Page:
Adobe Illustrator - $20/month, $240/year
Illustrator is great. Multi-platform, has pretty much anything you can want. Obviously it supports SVG. Except it’s a subscription. If you can afford it, go for it. It’s a no-brainer.
For me, now that I only make the occasional diagram for this blog, it doesn’t make sense though.
Sketch - $99/year
Sketch is clearly for designers, and naturally supports SVG because it’s a vector editor. Again, it’s a subscription though, and macOS only.
I enjoyed using the trial, and if I was a designer, this is a steal.
Affinity Designer - $50
Affinity Designer is also a vector editor often touted as a low-cost alternative to Illustrator or Sketch, because it doesn’t require a subscription. It supports SVG.
One issue is that even though Affinity Designer supports both macOS and Windows, you cannot transfer licenses between them. For $50, that doesn’t seem like a big issue.
Inkscape - free
Inkscape is free and multi-platform - and that’s all the positive things I have to say about it.
The UI is terrible, especially on macOS, where it needs X11. The tools are imprecise. Just very frustrating, and I wouldn’t recommend it.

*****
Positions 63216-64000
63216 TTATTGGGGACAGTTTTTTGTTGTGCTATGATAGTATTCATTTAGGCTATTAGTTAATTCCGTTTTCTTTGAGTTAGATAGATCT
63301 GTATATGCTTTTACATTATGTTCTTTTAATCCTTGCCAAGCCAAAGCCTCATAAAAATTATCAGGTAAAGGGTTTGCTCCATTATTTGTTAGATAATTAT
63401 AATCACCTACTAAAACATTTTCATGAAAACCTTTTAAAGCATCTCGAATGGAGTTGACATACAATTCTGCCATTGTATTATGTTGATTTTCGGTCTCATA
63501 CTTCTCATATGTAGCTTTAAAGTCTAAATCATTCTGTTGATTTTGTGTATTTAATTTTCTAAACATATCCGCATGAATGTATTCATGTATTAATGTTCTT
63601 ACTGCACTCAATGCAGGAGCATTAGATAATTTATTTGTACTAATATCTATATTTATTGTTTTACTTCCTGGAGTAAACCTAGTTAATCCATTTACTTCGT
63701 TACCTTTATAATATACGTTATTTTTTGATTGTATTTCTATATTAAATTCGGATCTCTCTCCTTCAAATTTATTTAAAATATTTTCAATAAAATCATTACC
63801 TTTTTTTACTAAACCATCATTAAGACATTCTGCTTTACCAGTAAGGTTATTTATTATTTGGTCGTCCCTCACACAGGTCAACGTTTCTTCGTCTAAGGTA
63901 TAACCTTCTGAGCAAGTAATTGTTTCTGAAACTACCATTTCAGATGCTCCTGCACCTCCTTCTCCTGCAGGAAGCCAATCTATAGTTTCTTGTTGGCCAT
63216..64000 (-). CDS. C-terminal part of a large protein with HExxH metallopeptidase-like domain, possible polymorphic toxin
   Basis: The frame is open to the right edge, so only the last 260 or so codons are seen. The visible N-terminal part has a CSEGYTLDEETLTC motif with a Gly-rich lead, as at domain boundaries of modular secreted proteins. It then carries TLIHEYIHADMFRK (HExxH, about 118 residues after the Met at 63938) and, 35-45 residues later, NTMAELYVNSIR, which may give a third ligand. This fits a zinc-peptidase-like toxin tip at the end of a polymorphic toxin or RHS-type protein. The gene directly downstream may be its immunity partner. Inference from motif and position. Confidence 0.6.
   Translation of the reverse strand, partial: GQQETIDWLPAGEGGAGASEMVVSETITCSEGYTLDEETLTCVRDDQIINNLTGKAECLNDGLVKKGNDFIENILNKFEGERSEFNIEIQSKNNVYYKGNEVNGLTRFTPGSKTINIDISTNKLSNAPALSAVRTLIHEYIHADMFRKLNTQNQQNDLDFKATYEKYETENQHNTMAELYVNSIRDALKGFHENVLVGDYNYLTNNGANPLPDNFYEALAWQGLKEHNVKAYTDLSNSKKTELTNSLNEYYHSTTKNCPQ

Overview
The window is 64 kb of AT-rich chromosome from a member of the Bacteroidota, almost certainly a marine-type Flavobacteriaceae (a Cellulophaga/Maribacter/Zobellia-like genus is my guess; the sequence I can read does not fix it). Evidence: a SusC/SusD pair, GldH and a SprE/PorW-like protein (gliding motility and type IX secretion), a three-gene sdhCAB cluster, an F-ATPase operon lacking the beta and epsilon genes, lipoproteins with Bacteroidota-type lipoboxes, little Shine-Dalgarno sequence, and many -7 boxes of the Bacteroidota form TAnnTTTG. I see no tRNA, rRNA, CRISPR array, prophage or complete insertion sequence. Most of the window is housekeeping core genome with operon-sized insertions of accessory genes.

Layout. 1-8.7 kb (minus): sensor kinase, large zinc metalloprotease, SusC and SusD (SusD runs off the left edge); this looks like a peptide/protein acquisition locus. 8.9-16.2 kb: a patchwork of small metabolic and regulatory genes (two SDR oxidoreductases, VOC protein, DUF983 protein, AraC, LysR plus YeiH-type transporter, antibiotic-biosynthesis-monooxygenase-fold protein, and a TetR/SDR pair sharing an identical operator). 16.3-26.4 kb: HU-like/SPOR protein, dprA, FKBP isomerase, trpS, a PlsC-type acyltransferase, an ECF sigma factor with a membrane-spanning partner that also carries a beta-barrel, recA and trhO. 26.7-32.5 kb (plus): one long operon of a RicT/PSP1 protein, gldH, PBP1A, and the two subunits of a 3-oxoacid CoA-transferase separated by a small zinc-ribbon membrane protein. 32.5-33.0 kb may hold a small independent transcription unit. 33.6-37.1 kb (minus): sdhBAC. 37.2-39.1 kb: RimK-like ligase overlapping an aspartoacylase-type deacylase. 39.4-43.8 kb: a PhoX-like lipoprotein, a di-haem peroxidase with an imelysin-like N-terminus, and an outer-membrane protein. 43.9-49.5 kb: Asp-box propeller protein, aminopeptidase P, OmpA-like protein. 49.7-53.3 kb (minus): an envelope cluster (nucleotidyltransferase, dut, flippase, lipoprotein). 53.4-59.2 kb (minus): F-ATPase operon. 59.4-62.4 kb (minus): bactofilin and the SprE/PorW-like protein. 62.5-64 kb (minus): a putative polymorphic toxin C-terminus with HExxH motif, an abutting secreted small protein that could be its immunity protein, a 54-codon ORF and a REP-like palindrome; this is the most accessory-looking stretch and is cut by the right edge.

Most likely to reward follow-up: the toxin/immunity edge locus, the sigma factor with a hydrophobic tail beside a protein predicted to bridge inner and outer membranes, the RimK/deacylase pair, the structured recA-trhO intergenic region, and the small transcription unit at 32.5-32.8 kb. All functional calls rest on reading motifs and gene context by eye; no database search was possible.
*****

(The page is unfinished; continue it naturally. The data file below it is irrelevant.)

draw.io - free
I like draw.io a lot, and would recommend it. The online version invokes Google Docs, and does integrate with Docs and other cloud storage. I love the editor, especially for diagrams. Arrows are easy to attach between shapes, and stay attached.
This is complicated and technological, but produces beautiful diagrams. It’s also great because TikZ diagrams can be re-used in LaTeX documents and presentations. If you know LaTeX, I think this is also a great route to go. Here’s a tutorial on how to do that.
svgo optimised SVG files by stripping out unnecessary rubbish, so they are smaller. Because it works with SVGs, it can be used with any of the tools mentioned. It’s actually the reason I have